We want to emphasise that we do not know if the emails, provided to the New York Post by president Trump’s personal attorney, Rudy Giuliani, are genuine or not and that we do not have evidence of Russian involvement - just that our experience makes us deeply suspicious that the Russian government played a significant role in this case.6
So Biden’s attempt to debunk the story fell flat, no matter how much the anti-Trump press continues to insist otherwise.
As for Covid-19, Trump and co give every sign of regarding it as a fait accompli: “We’re not going to control the pandemic,” White House chief of staff Mark Meadows told CNN a few days ago, after five members of vice-president Mike Pence’s inner circle came down with the virus and new cases were topping 85,000 a day - a 12% increase over the record set in mid-July. Although Trump insisted during the second debate that “we’re rounding the turn, we’re rounding the corner, it’s going away”, he was more revealing a couple of days later. “That’s all I hear about now,” he told a rally in North Carolina. “Turn on TV, ‘Covid, Covid, Covid, Covid, Covid.’ A plane goes down, 500 people dead, they don’t talk about it.”7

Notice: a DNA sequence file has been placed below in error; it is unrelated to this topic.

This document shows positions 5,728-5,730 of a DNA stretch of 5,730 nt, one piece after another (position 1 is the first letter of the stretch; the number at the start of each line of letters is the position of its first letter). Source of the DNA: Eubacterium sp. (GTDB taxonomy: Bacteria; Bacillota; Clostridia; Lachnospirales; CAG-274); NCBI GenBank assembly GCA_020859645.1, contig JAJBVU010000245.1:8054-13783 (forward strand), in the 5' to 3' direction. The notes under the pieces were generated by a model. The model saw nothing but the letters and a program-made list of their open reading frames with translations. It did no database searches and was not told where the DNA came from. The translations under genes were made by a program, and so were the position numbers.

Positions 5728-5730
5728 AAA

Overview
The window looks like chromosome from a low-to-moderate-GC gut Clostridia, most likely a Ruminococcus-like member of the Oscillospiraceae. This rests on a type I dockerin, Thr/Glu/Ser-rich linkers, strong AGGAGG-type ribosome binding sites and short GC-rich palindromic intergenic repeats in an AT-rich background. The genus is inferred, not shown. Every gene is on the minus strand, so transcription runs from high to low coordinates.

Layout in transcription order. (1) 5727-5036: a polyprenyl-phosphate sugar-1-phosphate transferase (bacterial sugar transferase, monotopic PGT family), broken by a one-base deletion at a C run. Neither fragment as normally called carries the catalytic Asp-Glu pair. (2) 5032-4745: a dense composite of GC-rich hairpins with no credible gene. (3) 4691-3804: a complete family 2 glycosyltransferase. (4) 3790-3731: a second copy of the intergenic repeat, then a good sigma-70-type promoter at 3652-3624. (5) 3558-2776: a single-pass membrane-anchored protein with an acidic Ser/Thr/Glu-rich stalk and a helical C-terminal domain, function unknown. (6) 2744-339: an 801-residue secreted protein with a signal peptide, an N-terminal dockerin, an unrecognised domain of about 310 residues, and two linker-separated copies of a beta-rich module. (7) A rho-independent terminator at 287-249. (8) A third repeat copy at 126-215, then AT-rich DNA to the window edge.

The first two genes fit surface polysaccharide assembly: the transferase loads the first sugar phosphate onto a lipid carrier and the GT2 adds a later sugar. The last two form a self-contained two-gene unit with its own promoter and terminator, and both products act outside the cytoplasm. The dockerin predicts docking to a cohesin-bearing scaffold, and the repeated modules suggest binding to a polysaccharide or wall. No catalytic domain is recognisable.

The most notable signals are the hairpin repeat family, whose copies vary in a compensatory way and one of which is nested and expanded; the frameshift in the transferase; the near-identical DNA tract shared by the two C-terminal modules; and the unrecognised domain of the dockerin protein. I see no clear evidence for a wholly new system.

In other words, Covid is merely the latest anti-Trump talking point. But, while ‘Russia, Russia, Russia’ was indeed fake news, which the corporate media cooked up in collaboration with the Democrats and the ‘intelligence community’, Covid-19 is all too real. It has caused more than 230,000 deaths in the US alone, it is destroying the American economy and, if Trump goes down in defeat, it will be because it has destroyed his presidency as well.